A world where everything is connected is quickly becoming an everyday reality and Arduino Wireless enabled Hardware is probably one of the strongest drivers of the so called Internet of Things movement. The meteoric popularity of the Arduino platform has created a powerful ecosystem of not only makers, but also of startup companies that embraced the low cost ready to use microcontroller based hardware, focused on IoT applications; or, as I will call here in this post; Arduino Wireless applications.
Arduino Wireless Applications
Initially, the community was satisfied with the I/O available in the Arduino board itself alongside wireless Arduino shields to create Arduino Wireless applications. It was acceptable to the community until very recently to be constrained by the 10-bit ADC channels made available by the AVL micros in the Arduino boards. However, as the big data push started to mature, the community came to realize that cloud servers and big data technology could actually take on more useful data. Ultimately, one of the leader companies in data acquisition and measurements applications, National Instruments, decided to come out and play, supporting the big data movement. They even coined a term – they actually love doing that – they started calling Big Data, Big Analog Data. The term “Analog” snuck in there exactly as a reference to the phenomena we are witnessing now; the fact that almost anything can become an analog measurement and then pushed to the cloud.
National Instruments historically showed an uncanny ability to foresee market direction. They have predicted a few years back what is actually starting to happen now. IoT applications are becoming much more sophisticated; therefore, what used to be satisfactory for Arduino Wireless applications in their 10-bit ADCs are now in a steep process of migration to more powerful ADCs. 16-bit ADCs are practically a requirement for any respectable measurement these days, and IoT is following that pattern.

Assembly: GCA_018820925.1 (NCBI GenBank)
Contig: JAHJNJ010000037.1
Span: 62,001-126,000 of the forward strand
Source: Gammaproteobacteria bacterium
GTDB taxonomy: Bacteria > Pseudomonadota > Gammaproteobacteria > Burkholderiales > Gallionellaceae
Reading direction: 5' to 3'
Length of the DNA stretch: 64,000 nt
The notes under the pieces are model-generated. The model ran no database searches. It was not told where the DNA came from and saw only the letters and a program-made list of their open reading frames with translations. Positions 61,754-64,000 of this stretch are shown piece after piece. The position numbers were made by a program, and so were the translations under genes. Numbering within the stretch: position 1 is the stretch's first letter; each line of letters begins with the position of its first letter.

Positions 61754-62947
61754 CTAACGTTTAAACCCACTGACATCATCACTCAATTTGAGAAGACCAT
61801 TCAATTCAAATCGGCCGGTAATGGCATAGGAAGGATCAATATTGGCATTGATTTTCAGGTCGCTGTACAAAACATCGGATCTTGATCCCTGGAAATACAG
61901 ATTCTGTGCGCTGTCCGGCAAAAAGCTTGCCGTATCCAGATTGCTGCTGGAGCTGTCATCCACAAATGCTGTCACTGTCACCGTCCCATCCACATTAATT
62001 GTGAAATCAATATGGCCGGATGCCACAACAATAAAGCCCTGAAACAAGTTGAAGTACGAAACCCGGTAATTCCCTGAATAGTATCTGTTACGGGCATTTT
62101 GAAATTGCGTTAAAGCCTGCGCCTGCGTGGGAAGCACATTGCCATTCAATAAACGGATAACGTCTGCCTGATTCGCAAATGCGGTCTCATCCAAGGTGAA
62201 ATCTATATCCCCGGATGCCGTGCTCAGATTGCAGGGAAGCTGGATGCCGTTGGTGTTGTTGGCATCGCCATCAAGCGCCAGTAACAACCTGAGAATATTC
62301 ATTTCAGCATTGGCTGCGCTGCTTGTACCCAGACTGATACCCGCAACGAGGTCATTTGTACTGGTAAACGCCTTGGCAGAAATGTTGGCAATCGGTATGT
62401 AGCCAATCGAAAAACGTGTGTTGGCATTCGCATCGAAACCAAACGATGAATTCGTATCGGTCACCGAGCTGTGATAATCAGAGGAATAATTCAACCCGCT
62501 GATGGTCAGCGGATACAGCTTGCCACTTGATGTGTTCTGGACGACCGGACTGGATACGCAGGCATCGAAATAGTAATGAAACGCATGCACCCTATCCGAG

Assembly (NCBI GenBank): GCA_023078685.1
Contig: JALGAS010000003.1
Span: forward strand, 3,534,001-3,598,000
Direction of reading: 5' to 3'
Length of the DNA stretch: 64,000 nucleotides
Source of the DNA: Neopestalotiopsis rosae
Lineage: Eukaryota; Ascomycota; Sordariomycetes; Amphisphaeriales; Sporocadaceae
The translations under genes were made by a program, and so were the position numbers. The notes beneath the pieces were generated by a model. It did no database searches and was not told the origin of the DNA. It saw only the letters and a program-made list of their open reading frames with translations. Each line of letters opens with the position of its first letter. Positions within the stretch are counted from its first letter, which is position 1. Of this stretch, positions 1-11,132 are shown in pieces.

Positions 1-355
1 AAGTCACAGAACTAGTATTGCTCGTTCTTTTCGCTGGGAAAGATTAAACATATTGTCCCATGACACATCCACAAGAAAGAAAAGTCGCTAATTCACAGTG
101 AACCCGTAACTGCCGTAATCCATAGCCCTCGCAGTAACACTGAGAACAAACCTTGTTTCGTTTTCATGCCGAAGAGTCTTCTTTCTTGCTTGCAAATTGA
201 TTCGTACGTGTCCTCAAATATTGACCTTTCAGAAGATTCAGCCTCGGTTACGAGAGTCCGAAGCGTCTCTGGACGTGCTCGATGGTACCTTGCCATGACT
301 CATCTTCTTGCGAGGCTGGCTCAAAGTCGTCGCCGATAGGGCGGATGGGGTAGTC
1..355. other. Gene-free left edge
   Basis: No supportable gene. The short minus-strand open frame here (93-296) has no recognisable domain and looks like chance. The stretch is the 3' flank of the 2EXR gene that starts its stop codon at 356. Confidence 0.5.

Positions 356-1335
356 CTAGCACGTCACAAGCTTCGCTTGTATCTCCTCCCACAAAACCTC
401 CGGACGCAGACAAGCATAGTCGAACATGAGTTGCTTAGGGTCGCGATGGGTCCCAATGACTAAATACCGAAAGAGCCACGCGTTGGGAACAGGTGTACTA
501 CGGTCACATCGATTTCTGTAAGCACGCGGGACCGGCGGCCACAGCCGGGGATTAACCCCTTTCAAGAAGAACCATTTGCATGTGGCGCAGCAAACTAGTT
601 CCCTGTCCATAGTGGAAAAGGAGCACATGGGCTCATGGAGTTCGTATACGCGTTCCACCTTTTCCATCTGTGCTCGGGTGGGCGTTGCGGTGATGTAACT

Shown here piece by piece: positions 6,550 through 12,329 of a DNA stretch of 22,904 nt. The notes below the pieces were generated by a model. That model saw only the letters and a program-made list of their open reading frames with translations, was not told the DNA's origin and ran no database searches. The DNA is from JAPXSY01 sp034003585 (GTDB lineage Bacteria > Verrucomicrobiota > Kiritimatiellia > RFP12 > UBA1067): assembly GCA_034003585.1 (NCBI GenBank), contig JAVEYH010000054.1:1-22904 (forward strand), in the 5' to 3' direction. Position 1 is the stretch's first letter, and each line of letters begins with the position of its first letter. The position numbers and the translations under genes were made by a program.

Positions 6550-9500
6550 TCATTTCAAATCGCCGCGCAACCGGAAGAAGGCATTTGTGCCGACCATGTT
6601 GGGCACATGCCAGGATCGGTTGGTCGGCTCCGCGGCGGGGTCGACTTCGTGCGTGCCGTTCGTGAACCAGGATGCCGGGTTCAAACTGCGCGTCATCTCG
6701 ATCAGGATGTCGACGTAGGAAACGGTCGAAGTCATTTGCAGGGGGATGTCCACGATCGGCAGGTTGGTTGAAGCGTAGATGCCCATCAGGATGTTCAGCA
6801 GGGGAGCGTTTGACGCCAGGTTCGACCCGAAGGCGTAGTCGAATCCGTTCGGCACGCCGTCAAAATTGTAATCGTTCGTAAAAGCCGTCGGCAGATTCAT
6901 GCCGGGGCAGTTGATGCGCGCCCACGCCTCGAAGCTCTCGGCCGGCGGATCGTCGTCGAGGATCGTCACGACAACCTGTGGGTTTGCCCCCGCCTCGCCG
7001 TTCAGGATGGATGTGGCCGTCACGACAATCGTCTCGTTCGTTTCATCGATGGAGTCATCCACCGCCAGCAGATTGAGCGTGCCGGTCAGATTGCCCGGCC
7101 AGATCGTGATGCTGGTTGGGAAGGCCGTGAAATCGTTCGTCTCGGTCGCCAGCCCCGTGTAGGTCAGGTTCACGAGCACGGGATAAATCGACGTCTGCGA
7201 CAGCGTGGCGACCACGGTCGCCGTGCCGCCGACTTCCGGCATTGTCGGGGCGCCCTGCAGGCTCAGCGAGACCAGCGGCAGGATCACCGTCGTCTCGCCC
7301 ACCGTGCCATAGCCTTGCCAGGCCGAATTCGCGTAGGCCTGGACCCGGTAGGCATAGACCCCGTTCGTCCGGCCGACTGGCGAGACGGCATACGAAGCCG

Unfortunately; Arduino boards don’t support 16-bit ADCs; however, the community is quickly finding a solution for that shortcoming; PMOD. PMOD is an open standard by a Company called Digilent. The standard is being adopted very quickly by the Arduino Wireless community as an alternative; almost an upgrade really, to the Arduino shields that historically have been used by Makers only. In fact; large semiconductor manufacturer of high end ADCs, DACs and the likes, such as Maxim and Linear Technology, are starting to offer more and more PMOD compatible boards featuring their stuff.
As this story unfolds and more Startup companies and Makers get interested in creating more sophisticated Arduino Wireless applications; the association between Arduino, wireless and higher resolution I/O via PMOD is growing everyday stronger. In fact, there is now an off the shelf product that combines all three; the Programmable Wireless Stamp.
In fact, as National Instruments, the maker of LabVIEW – the number one Software platform for measurements applications – get behind IoT and big data; the test and measurement community started to show an increased interest in the Arduino Wireless option. Especially now that folks from that industry can use LabVIEW to actually program Arduino targets directly, without the need for C-code generation, via the Arduino Compatible Compiler for LabVIEW.
These folks can also take advantage of the Arduino Wireless paradigm for wireless data acquisition and big analog data applications, as National Instruments calls it. They can use LabVIEW, a programming environment they know and love, utilize 16-bit ADCs and DACs via the low cost off the shelf PMOD modules and use the Arduino Wireless platform via the Programmable Wireless Stamp and the Arduino Compatible Compiler for LabVIEW.
I truly believe the time has come for the low cost paradigm made possible by the Arduino platform to be combined with the experience in high resolution measurement folks from the test and measurement industry bring to the table, for the creation of the next generation of IoT and big data applications.